The UK’s NHS spends somewhere in the region of £16m per year on bath products (as much as 70p per bath) for the treatment of allergic eczema but researchers believe this may well be ‘a waste of money’. Allergic eczema is a condition which most commonly affects children.

Researchers suggest that there is no clinical evidence, nor concensus of medical opinion to suggest that emollient bath water products work in treating skin disorders although NHS guidelines suggest to the contrary.

The same report considers the use of topical products applied directly to the skin do benefit the condition, it says “long clinical experience has suggested that emollients applied directly to the skin are effective and safe”.

While bath emollients have been considered an easier way to treat large areas of affected skin and were also thought to ‘trap’ moisture into the skin, the research has found nothing to support this. They also concluded that the possibility of an accident was raised due to slippery bath surface! We would like to add that it also means more bath cleaning (that’s from our experience not research!).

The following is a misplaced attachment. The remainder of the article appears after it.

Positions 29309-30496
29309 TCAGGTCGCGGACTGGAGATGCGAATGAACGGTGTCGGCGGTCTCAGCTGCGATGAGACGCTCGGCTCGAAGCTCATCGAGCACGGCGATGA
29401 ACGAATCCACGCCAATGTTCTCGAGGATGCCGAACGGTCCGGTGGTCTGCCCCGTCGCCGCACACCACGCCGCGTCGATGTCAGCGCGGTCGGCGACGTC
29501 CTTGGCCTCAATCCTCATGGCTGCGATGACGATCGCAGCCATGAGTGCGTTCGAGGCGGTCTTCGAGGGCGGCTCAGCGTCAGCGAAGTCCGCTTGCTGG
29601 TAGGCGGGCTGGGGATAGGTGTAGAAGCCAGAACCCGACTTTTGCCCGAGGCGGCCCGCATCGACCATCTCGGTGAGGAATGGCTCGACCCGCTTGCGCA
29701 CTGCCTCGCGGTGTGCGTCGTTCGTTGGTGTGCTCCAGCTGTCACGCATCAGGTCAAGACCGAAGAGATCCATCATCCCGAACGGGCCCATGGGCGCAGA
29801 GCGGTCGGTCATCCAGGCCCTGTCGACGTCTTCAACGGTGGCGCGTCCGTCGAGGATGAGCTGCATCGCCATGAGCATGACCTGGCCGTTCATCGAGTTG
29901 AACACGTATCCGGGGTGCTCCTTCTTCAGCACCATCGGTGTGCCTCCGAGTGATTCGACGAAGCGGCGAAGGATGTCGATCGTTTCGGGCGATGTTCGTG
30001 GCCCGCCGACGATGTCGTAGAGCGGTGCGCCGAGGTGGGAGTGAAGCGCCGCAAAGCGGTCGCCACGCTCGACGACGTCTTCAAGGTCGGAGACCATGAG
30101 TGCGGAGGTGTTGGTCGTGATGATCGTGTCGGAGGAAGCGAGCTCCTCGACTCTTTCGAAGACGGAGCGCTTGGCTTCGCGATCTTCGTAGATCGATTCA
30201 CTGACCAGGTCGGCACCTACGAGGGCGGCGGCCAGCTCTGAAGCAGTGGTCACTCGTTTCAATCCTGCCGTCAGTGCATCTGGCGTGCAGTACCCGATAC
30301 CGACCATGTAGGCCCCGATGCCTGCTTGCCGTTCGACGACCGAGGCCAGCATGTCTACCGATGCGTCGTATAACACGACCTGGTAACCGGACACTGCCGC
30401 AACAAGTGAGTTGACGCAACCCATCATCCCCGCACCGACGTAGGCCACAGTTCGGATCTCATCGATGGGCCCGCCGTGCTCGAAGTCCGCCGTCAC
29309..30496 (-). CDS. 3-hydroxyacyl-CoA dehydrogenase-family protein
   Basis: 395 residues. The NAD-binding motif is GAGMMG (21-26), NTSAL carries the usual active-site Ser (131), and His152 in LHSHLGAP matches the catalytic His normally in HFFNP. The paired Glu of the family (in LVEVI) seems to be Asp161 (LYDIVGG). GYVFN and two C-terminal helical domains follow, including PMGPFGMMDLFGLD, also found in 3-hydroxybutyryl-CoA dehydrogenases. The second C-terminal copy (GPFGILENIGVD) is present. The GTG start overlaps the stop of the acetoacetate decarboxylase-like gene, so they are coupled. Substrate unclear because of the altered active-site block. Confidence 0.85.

Both the National Eczema Society and the British Association of Dermatologists dispute the findings with the former claiming that research ignored “the extensive evidence from those patients and parents who find the use of bath emollients both soothing and extremely beneficial”.

With years of use, we can only assume that the benefit derived from individuals may not be consistent and that any soothing benefit from bath emollients should be accepted. For those who fail to see any appreciable benefit perhaps a topical solution may be more suitable.

Whatever you decide to do – take care getting in and out of the bath!